Hi. Nice to catch up with you again, and being honest it’s good to sit down and get some writing done. You know something, I’ve spent the last week or so procrastinating about writing a thousand words a day to get a project I started over 4 years ago into reasonable shape. For those that don’t know, I decided some time ago to write a book about my life and journey into Thai boxing, and how it helped change me for the better.
So far “The last of the good guys” is over 160 pages long, needs to be finished, shortened tidied up,and proofread. When friends of mine read some of the manuscript a few years back they couldn’t stop telling me how good they thought it was. In fact people outside of that circle said the same thing.
It was nice for a couple of reasons firstly because my dad and my auntie over in the States are both writers so it kind of runs in the family, and because I think it’s the closest thing I have to a natural bias. You’ll meet people in martial arts circles from time to time who seem to have the same thing going on. You know, the ones who somehow make it look easy. Everyone has something they are good at, working out if it’s something you can excel at takes practice and time.
I’ve been writing this blog of mine for as long as I can remember for the sheer love of it. Right now, the words and sentences are just flowing onto the blank canvas that is my WordPress page. It’s a nice feeling and something I don’t even have to think about. Like with all things martial, it comes from the heart. Which brings me onto the topic of today. Cat Zen.
From “Be more cat” by Alison Davies, a birthday present from a friend!
Working on observation has been a big part of training this week. Today while running I’ve found the off switch and that’s always a good thing. Letting the world go by as my feet hit the concrete has been pretty much therapeutic and a great stress buster.
I’m still sprint training and still visualizing my next fight but not to the point where it dominates my run. It’s been good to just let negatives fall away and at the very most just observe them but not engage. I’m beginning to remember we are not our thoughts and our mind is not us. Shutting down the internal dialogue lets me appreciate my run a lot more and of course, just like cats are it’s nice to be thankful for every little thing.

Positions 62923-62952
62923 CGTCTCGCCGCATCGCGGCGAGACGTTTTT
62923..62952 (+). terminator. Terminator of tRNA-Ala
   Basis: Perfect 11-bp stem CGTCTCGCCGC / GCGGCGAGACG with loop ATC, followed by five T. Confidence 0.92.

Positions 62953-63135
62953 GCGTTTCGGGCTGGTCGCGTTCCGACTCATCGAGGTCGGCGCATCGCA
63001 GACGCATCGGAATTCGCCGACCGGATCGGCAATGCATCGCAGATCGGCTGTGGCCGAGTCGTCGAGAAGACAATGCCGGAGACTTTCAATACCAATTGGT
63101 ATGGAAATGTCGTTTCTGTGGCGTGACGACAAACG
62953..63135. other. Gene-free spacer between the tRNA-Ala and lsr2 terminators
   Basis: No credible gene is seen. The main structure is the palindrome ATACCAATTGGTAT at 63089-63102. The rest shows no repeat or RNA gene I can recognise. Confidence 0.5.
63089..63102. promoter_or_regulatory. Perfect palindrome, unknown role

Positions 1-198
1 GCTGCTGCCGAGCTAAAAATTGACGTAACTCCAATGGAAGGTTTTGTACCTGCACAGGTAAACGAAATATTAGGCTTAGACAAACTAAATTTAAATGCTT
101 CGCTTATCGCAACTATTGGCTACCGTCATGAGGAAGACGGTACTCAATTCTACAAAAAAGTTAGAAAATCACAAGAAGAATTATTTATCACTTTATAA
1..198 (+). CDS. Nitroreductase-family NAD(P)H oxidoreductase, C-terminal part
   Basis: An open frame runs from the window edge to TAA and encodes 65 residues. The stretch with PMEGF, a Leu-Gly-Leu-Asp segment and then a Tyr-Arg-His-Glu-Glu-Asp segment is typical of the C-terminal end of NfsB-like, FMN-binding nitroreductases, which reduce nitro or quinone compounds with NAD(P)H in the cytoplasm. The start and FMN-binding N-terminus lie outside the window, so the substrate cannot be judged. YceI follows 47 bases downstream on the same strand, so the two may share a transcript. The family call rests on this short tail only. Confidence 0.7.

Learning how not to engage with emotions and responding rather than reacting is a big part of the martial picture and you’ll find that some of the best fighters have a poker face when in the ring. Good Thai boxers take their opponents to pieces quickly through responses that are filled with venom, not with anger and hate. Being able to respond rather than react is important in a street situation too.
Observation and presence work is an ongoing learning curve for me but something that I think fits very well into my journey as a martial artist and fighter. Fighting is primarily more mental than it is physical, and learning how to shut down the internal dialogue and remain calm and focused under pressure is something you can practice at home on a daily basis. If you’re wondering where to start from, next time you make a cup of coffee just focus on that one task. Be more cat, and just like the last time.. I’ll see you on that road.